5 Important Ways Prenuptial Agreements Can Benefit You (Pt. 2)
Resuming 5 Important Ways Prenuptial Agreements Can Benefit You (Pt. 1), here, we will continue highlighting some of the reasons that you may want to have a prenup if you are planning on getting married.
Are you engaged to someone who has a lot of debt already – or to someone who may have a history of gambling problems?
If so, then another one of the benefits of prenuptial agreements can be protecting yourself from being responsible for your partner’s debt later. In particular, with prenups, you can specify that your partner will be solely responsible for any debt (s)he has coming into and/or acquires through the course of the marriage.
This can offer you huge protections later, especially if your partner ends up defaulting on his or her debt after divorce and creditors try to come after you for repayment.
If your upcoming marriage is not your first and you have children from prior marriages, then prenups can offer you an effective way of setting aside certain property or other assets for these children.
For instance, a prenup may dictate that a home, vehicles and/or jewelry remain individual property designated for a child; should divorce occur, this property would not be considered as part of the marital property to be divided as long as the prenup holds up in court later.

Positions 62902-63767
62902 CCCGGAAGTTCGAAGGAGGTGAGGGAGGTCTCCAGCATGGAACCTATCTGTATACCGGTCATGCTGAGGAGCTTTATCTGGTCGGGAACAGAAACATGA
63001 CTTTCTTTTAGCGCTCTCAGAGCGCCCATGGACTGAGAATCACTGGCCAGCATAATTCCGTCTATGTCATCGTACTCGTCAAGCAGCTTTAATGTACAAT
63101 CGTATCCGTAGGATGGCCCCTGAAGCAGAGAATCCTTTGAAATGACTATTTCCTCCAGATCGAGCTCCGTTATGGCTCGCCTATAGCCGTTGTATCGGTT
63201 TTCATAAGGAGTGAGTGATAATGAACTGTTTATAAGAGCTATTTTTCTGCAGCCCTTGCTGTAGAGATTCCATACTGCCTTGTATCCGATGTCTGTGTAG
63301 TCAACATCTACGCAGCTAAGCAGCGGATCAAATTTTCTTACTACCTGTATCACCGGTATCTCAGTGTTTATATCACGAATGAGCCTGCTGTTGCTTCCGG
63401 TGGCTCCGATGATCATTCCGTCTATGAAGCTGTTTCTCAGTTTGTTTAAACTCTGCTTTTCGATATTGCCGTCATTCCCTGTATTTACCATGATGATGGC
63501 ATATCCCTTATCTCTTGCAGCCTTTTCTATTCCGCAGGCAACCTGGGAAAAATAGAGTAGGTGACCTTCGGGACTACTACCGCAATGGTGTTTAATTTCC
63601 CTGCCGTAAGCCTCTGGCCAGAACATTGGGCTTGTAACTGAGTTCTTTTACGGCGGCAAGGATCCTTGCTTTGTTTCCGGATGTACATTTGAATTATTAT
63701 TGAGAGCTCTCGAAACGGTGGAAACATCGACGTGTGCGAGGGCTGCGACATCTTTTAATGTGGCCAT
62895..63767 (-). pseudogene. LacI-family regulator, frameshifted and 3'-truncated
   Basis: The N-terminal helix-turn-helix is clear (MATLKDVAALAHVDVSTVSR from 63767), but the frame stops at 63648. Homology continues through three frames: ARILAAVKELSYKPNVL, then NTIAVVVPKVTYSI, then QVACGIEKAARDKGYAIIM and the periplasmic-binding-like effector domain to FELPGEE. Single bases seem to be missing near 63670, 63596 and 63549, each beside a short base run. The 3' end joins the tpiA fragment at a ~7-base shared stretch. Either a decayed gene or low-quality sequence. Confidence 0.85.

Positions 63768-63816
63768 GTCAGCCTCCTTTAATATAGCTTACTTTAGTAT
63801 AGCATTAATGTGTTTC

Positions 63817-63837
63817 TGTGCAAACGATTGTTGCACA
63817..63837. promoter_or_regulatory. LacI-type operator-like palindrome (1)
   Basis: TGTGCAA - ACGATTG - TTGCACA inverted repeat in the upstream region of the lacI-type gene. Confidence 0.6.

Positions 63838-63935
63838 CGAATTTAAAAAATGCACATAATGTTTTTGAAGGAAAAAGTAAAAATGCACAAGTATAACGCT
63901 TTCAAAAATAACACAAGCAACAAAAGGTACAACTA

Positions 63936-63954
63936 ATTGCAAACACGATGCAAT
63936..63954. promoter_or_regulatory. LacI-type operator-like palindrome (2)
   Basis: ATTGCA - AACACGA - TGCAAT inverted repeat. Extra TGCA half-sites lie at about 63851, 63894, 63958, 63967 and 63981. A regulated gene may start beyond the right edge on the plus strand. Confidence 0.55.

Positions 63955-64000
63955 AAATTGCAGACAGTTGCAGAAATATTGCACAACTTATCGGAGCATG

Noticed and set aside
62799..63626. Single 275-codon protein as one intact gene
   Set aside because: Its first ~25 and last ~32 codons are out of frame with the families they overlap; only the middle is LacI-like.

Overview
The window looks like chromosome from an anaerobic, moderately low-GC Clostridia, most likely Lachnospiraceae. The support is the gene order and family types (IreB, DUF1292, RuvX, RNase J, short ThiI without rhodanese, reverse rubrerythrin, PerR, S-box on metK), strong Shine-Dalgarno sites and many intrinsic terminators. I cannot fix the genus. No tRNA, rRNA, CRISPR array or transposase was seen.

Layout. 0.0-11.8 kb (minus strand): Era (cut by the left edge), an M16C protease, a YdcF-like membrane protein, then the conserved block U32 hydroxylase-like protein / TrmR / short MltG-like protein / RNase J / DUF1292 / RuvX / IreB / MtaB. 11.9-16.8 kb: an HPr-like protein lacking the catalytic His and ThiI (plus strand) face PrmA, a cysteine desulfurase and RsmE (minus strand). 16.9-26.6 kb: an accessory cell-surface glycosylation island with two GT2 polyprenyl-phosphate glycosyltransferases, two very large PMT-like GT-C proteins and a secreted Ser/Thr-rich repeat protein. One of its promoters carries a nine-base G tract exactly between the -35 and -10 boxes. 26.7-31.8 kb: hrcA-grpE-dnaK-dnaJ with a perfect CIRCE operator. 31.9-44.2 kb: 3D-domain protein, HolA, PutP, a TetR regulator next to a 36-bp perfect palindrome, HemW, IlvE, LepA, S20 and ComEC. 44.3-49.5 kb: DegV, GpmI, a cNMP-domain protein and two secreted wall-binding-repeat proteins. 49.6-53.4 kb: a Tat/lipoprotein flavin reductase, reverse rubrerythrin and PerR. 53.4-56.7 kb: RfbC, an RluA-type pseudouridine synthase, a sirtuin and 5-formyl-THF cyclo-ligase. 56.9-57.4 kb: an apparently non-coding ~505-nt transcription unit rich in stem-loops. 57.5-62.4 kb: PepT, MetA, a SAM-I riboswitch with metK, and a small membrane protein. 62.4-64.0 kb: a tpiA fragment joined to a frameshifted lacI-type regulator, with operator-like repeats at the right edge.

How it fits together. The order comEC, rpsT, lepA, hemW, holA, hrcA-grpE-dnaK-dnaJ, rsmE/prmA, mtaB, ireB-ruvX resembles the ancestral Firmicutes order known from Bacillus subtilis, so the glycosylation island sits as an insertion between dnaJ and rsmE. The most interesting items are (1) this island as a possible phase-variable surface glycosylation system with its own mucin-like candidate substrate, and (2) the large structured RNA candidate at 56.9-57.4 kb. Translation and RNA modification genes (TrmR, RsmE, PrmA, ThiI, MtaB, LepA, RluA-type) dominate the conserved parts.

Although you never want to think about divorce when you are starting a marriage, the facts are that:
- Most marriages end in divorce.
- If a person has divorced before, there’s a 60 percent chance their second (or subsequent) marriage will end in divorce.
Knowing this, it’s clearly a smart idea to plan for the “worst case” situation of divorce by developing a prenup. With this contingency plan in place, should the marriage end in divorce, the resulting process can end up costing far less and being resolved far sooner, as the prenup may deal with many (if not all) of the major issues of the divorce.